MOSFET switching

Discussion in 'The Projects Forum' started by SAnton, Oct 22, 2008.

  1. SAnton

    Thread Starter New Member

    Oct 19, 2008
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    0
    Hello! I`ve got some problems in my design. I have Totem-pole switching circuit topology, upper MOSFET (high-side) I open by the driver applying 15V to the gate, but how can I open the lower MOSFET (low-side)? As I know we need gate to source potential, but there is negative polarity power supply on low-side transistor source (not GND). Please help with the solution.
     
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  2. beenthere

    Retired Moderator

    Apr 20, 2004
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    The FET will go into full conduction if you raise the gate at least 10 volts above the source. It will be off if the gate is at the source potential.
     
  3. mik3

    Senior Member

    Feb 4, 2008
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    If your supply voltage is more than 10 Volts but no more than 20 volts then connect the gate of the lower side mos to ground and it will work. However, if you have a different supply voltage with the one i mentioned you have to use a gate driver.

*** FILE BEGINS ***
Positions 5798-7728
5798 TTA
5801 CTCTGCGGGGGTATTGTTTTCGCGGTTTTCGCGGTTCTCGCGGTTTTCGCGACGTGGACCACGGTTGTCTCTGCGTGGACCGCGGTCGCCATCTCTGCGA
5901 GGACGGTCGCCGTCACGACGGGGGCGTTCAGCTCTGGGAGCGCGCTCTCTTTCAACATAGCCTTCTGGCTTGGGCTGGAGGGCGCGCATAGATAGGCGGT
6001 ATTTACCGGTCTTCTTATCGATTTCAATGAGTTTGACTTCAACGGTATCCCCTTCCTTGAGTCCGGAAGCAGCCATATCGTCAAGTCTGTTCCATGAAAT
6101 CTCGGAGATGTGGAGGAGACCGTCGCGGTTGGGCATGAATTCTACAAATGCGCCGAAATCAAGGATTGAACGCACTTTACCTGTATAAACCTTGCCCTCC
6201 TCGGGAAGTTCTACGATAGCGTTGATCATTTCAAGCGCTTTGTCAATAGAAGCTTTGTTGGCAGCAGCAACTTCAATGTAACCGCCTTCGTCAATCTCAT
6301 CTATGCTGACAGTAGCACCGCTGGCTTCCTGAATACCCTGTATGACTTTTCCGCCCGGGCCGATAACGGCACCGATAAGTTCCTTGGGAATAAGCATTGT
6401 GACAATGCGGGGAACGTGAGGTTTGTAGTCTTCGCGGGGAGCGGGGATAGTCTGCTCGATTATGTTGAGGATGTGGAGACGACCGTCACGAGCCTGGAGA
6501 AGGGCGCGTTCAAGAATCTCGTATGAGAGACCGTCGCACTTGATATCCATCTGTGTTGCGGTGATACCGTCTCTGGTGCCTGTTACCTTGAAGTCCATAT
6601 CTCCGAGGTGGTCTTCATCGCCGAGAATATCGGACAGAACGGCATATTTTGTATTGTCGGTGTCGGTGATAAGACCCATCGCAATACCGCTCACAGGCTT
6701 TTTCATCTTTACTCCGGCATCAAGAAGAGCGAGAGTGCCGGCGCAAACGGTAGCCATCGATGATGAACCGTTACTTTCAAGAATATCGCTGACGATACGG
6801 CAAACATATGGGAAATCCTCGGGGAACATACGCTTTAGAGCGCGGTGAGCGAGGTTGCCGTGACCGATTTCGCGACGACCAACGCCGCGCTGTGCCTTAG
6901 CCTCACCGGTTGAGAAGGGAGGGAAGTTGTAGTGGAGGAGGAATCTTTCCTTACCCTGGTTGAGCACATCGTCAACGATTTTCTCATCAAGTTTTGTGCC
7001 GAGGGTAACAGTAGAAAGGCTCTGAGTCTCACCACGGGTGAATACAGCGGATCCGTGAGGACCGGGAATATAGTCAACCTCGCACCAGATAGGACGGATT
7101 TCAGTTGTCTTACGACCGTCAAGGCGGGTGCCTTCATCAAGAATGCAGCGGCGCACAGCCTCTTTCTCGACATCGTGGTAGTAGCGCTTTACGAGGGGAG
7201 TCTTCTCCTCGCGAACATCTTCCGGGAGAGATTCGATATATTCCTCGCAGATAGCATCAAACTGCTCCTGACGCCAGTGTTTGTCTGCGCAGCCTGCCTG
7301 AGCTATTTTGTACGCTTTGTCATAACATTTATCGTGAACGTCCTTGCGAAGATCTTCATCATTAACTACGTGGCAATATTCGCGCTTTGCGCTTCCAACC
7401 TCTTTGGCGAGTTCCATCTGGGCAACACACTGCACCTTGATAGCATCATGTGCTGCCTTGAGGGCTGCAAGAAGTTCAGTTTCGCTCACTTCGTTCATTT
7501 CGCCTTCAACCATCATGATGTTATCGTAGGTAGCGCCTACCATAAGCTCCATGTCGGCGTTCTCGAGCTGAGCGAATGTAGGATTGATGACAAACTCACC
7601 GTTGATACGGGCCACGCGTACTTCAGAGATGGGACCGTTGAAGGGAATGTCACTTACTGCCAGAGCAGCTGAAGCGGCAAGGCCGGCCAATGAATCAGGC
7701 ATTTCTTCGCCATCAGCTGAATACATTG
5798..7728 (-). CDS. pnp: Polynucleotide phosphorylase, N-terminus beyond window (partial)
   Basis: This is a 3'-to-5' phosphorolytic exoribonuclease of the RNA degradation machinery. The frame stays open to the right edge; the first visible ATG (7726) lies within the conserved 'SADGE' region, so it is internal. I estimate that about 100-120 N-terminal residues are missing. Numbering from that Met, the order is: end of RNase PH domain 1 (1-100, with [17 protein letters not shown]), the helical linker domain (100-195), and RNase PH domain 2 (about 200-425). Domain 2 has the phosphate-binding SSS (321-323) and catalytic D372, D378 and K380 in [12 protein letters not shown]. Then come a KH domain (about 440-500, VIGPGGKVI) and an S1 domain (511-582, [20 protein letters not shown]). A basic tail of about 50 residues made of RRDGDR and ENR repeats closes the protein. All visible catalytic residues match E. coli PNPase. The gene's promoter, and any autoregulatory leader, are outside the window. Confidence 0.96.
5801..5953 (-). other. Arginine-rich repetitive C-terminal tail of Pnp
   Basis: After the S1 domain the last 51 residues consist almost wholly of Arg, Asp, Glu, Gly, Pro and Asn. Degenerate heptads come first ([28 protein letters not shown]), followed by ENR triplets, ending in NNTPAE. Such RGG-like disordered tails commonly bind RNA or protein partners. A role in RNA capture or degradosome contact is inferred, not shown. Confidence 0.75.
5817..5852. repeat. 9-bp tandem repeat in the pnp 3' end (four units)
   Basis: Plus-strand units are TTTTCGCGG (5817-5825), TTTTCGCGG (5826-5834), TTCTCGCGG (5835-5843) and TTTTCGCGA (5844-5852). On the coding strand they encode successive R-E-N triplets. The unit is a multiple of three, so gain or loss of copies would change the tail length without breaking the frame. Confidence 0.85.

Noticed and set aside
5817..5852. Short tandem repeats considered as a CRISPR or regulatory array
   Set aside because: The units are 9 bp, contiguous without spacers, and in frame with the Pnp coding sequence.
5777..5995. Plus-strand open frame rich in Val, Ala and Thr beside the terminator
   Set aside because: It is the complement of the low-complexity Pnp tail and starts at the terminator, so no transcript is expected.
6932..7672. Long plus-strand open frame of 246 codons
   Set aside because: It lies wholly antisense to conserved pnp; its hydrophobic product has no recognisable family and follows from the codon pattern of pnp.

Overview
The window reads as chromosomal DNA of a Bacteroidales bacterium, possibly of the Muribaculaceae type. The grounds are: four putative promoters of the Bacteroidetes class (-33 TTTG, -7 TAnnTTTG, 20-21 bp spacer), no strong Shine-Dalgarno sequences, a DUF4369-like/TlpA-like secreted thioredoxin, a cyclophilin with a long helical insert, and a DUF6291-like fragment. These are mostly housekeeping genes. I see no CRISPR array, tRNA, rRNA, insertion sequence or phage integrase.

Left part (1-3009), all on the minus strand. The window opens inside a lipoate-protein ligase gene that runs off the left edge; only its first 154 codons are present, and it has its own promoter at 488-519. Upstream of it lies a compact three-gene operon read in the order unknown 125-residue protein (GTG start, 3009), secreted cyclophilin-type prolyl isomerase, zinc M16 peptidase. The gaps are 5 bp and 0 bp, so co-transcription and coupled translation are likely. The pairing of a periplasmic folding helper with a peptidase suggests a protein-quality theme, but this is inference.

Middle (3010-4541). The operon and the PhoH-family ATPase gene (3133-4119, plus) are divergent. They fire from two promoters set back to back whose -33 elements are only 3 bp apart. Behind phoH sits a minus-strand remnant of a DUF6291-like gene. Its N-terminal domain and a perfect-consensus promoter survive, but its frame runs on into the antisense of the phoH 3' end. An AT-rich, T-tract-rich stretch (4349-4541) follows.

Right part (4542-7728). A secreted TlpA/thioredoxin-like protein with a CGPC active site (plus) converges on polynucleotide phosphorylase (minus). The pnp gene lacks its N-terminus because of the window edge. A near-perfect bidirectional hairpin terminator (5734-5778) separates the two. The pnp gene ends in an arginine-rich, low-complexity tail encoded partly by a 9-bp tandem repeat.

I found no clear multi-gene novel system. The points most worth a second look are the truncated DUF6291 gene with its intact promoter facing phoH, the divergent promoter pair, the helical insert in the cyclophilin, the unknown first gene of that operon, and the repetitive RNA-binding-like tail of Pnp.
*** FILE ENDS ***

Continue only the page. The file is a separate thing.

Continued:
Also, for the upper mos to be fully turned on its gate voltage has to be 10 volts greater than the voltage across the motor.

    Which MOS are you using?
     
  4. SAnton

    Thread Starter New Member

    Oct 19, 2008
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    0
    MOSFET - IRF630N, gate potential +15V. I need to turn low-side and high-side MOSFETs in strict order, for examle, high-side working - stop (deadtime) - low-side working.
     
  5. beenthere

    Retired Moderator

    Apr 20, 2004
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    That is correct.
     
  6. SAnton

    Thread Starter New Member

    Oct 19, 2008
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    To speak precisely, I want to design such scheme. Finally, I need to get ~1-2A pulse across the resistor, and each half-cycle the current direction must be changed. But it is not easy as I hoped. See schematics.
     
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  7. mik3

    Senior Member

    Feb 4, 2008